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Legislative Assembly for the ACT: 2021 Week 11 Hansard (Tuesday, 9 November 2021) . . Page.. 3125 ..


returned to the ACT, ACT Health would have honoured that. Instead, they had a conversation with those people. Each of those people had completed an exemption form that very explicitly identified what fully vaccinated meant in the context of those travel requirements, and had returned to the ACT following the completion of that exemption form—or certainly they should have completed it before they returned to the ACT. That was a very clear part of the rules. Following those conversations, people were happy to continue to abide by the stay-at-home, not quarantine, rules.

MRS JONES: Did you or the Chief Minister ask the Chief Health Officer to change her rules to match your public statements?

MS STEPHEN-SMITH: I think that if Mrs Jones checks the record, she will find that there was no public statement by me or the Chief Minister in regard to this matter.

I think it probably is helpful to go back a bit and see how this situation probably arose. The Chief Minister announced the changes to travel requirements on 27 October to take effect from 1 November. At that time, it was identified that high-risk geographical areas would be identified by ACT Health as part of these changes in the travel requirements and that people who were not fully vaccinated would require an exemption.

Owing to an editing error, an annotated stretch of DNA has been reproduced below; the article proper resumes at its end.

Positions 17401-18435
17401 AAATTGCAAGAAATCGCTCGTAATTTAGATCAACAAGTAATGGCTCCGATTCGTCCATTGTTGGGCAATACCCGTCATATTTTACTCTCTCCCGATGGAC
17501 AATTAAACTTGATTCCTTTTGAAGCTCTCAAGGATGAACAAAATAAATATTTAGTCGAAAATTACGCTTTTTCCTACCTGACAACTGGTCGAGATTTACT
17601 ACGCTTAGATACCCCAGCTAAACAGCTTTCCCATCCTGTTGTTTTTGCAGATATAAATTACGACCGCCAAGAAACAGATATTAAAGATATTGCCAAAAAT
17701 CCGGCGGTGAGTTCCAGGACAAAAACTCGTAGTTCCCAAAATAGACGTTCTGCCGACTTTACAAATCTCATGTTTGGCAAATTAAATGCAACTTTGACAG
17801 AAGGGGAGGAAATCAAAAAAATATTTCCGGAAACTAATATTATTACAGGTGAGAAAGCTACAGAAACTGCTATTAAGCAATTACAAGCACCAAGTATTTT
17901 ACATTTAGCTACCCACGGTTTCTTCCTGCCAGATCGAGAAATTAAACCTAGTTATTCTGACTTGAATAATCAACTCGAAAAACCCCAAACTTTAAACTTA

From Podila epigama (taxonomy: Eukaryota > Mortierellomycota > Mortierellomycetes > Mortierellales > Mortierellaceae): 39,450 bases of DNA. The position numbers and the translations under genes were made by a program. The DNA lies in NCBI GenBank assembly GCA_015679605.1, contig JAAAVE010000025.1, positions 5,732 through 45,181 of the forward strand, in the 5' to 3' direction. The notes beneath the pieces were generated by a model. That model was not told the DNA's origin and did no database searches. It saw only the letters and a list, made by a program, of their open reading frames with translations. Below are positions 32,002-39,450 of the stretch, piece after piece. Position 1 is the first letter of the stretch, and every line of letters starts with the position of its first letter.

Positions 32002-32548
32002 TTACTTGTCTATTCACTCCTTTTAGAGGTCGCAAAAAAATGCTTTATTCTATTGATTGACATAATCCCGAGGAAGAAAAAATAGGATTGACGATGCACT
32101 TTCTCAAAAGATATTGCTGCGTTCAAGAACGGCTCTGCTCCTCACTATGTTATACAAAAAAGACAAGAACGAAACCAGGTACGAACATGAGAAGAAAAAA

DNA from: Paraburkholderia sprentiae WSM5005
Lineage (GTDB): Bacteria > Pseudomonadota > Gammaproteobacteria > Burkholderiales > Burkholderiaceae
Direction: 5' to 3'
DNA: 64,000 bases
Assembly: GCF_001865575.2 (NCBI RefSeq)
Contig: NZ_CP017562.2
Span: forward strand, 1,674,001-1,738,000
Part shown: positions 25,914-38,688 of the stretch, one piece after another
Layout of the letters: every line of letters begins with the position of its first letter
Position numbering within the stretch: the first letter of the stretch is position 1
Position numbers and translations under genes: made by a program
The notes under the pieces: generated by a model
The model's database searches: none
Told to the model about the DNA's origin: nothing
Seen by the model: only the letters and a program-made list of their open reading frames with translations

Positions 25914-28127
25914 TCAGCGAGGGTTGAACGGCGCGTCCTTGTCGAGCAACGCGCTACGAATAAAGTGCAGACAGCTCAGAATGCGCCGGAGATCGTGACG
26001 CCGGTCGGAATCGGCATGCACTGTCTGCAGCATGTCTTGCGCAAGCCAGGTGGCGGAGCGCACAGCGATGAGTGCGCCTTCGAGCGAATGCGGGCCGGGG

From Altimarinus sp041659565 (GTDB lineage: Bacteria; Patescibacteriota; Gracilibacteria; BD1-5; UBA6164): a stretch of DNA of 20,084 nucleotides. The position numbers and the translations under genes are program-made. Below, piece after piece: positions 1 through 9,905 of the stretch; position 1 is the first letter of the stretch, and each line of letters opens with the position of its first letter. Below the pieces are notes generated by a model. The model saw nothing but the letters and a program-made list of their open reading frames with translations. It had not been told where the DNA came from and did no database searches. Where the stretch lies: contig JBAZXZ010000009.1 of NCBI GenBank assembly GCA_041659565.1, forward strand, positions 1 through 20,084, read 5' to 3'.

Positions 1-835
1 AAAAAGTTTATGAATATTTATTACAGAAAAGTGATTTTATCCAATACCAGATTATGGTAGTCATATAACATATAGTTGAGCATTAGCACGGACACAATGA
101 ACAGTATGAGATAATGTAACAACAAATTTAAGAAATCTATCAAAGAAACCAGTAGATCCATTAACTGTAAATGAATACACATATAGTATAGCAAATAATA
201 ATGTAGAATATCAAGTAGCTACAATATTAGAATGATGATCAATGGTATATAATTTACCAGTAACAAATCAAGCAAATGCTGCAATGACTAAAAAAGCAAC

Unfortunately, with the benefit of hindsight, this probably should have been done a bit differently, but there was no actual media release or announcement when ACT Health and the Chief Health Officer made those decisions about high-risk geographical areas and determined the detail of what those requirements were going to be.

The Chief Health Officer had previously publicly identified that, for the purposes of TTIQ changes—test, trace, isolate and quarantine changes—her definition of fully vaccinated would be 14 days from having received that second dose. She very clearly articulated that in the context of TTIQ, but when those changes to travel arrangements were made and when that public health direction was written, there was in fact no public statement and no media release on that day.

So I absolutely acknowledge that, with the benefit of hindsight, looking back, we probably should have clarified and made a public announcement in relation to that so that everyone was really, really clear. When you completed that exemption form, those requirements were clear, and they were subsequently updated on the website as well. I am advised that the website for the changes from 1 November also included this information if people had looked at it before 1 November.

MR PARTON: Given that seven people have been forced to stay at home on the basis of rules that did not actually exist at the time, will you be providing compensation under the Human Rights Act to those people for their home detention?

MS STEPHEN-SMITH: As I have indicated to Mr Parton, ACT Health had a conversation with those people. They did in fact complete an exemption form which told them very clearly what the requirements were going to be and what the definition of “fully vaccinated” was. There was an error in the drafting of the public health direction. That was an error. The reason for that was most likely that there was a


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